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What Is Mediation And How Does It Work? Mediation is an informal and flexible process agreed upon by the parties to a dispute, mandated by a contract between the parties to a dispute, or ordered by a Court. The parties discuss their disputes with the assistance of a trained impartial third person referred to as a mediator or neutral who assists them in reaching a settlement. The mediator’s job is to help foster a dialogue between the parties and help the parties understand and clarify each other’s relative positions and points of view. The mediator does not act as a judge and has no power to order a decision or force the parties to resolve their dispute. The mediator does not give legal advice or provide representation to anyone in the mediation process. Similarly, the mediator does not take sides, or tell parties what they should do. Through joint sessions with the parties, their lawyers, and the mediator present, in combination with separate caucuses each of the parties, the mediator helps both sides define the issues clearly, understand each other’s position and move to resolution. The mediator may also help the parties brainstorm avenues of resolution or some or all of the issues and, if an agreement is reached, the mediator will help write out the terms of the decisions reached among the parties.

As a lawyer with 20 years of experience in lawyer, accountant and other professional liability matters on behalf of clients, Mr. Chandler has participated and successfully resolved business and legal disputes for hundreds of clients. By providing efficient, cost-effective, and impartial ways of overcoming barriers at any stage of conflict, Mr. Chandler offers customized dispute resolution services through a combination of industry-specific experience and first-class service to each party and their counsel.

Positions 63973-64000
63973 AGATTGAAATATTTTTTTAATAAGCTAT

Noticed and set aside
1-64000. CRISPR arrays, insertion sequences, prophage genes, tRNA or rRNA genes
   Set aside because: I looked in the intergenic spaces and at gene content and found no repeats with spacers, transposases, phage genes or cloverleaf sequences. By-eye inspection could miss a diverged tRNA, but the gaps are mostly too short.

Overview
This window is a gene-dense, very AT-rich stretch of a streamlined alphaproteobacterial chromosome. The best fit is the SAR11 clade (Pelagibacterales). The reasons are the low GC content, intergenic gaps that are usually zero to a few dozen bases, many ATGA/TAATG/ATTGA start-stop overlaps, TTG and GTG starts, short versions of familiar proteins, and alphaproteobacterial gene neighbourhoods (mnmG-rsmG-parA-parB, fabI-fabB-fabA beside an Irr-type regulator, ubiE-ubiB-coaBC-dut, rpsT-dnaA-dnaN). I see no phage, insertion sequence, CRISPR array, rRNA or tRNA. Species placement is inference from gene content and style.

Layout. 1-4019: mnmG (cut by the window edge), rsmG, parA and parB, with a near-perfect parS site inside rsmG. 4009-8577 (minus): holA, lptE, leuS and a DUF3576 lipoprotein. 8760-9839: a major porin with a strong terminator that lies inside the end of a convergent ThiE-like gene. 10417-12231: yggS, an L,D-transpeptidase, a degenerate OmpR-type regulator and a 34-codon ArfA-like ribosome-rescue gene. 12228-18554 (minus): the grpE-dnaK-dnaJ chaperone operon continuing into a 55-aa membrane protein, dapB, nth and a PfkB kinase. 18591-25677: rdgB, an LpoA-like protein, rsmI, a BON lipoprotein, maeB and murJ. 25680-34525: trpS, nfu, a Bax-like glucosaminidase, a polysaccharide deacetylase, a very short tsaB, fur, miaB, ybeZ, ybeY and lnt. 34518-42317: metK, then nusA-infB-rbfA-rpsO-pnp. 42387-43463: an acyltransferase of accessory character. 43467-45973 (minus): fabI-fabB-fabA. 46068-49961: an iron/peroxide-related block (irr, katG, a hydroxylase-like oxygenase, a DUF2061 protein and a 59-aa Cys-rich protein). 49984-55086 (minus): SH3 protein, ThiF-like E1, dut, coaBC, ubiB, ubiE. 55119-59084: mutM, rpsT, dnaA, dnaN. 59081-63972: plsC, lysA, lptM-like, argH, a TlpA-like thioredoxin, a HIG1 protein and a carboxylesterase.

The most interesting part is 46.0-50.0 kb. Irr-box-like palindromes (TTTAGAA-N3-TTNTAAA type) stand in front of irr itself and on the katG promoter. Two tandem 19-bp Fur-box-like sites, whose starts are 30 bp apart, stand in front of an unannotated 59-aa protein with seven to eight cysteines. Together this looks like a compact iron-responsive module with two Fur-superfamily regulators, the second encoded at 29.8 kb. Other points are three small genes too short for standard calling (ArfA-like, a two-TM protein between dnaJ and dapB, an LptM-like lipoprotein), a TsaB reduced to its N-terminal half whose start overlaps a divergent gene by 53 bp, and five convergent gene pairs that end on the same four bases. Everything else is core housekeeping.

Mediation is not limited to just a few hours or a day-long session. It can be a process lasting several days, and a process at which Mr. Chandler excels. As a trained and registered mediator with Georgia Office of Dispute Resolution, Mr. Chandler works diligently every step of the way—from pre-mediation calls and preparation to post-mediation follow-up—helping all parties arrive at the best possible outcome for their dispute. Once hired by the parties, Mr. Chandler is a neutral on the case long before the actual day of mediation, and he does not consider his job done until settlement terms are memorialized in a Settlement Memorandum and signed by the parties. Mr. Chandler is truly committed to the entire mediation process, from beginning to written resolution, as long as that process may take.


Arbitration is a method of resolving disputes outside of court. Parties refer their disputes to an arbitrator who reviews the evidence, listens to the parties, and then makes a decision. The arbitration process more formal than mediation, but is less formal than a courtroom hearing or trial and often less expensive.

Most arbitrations arise because of an arbitration clause in a contract, in which the parties have agreed to resolve any disputes arising out of the contract through arbitration. Arbitration clauses can be simple only mandating the arbitration process but allowing the parties to later agree on other factors, or the arbitration clause can complex contractually controlling such things as the number of arbitrators to hear and decide the dispute, how the arbitrator(s) will be selected, where the arbitration will take place, the choice of law to govern the arbitration, who will pay for attorneys’ fees, and whether the final arbitration award must be kept confidential. Arbitration clauses can be mandatory or voluntary and, by agreement of the parties, the arbitrator’s decision can be binding or nonbinding.

Mr. Chandler has arbitrated claims involving breach of contract, attorney fees, legal malpractice, and breaches of fiduciary duties on behalf of clients with damage claims exceeding hundreds of millions of dollars. As a certified and registered arbitrator, Mr. Chandler will bring those past experiences and training to cases in which he is asked to serve as an arbitrator.


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